A wildlife photographer closely followed Discovery Island wolf, Takaya. (Photo by Cheryl Alexander)

Killing of Discovery Island wolf was legal, says BC Conservation Service

Takaya was shot and killed by hunters on March 24

An exhaustive investigation into the killing of beloved Discovery Island wolf Takaya has found the hunters who killed the animal did so legally.

The Conservation Officer Service did not find any evidence of any regulation violation in the hunt of Takaya and concluded the investigation.

READ ALSO: Victoria artist commemorates Discovery Island wolf Takaya with mural

After spending about eight years on Discovery Island – an islet off the eastern coast of Greater Victoria – Takaya was spotted around Victoria’s James Bay neighbourhood. The famed wolf was captured Jan. 26 and released in a coastal habitat on the west side of Vancouver Island.

Takaya was killed on March 24, near Shawnigan Lake about 50 kilometres away from where he was released.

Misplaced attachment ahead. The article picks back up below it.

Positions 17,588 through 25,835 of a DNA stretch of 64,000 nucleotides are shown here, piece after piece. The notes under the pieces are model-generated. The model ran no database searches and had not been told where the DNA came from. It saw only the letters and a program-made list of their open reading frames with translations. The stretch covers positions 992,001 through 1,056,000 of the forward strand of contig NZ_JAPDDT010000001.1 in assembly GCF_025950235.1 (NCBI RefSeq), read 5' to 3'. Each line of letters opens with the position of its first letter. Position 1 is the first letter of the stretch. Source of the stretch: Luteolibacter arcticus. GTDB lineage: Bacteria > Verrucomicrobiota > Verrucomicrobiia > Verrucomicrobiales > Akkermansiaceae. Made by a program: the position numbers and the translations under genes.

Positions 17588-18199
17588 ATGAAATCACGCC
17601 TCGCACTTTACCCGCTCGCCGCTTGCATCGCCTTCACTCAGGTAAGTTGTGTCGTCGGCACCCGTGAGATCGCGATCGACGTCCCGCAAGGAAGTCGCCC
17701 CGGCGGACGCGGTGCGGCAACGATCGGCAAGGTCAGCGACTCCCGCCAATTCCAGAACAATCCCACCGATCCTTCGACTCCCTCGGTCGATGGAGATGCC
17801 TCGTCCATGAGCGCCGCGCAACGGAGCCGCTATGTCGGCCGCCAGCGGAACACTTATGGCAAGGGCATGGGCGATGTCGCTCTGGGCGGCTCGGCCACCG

READ ALSO: Beloved Discovery Island wolf Takaya shot and killed

According to the Ministry of Environment, Takaya was not taken back to Discovery Island as he “left for a reason” and may have been looking for food or other resources.

“It was exciting that he was surviving, so it’s devastating that his life is ended in this senseless way,” Cheryl Alexander, a wildlife photographer who tracked Takaya for seven years, said after his death. “He wasn’t doing anything wrong, he wasn’t attacking livestock, he was just trying to make his way in the wilderness. To be shot for no reason other than the fact that he was a wolf, is just tragic.”



kendra.crighton@blackpress.ca

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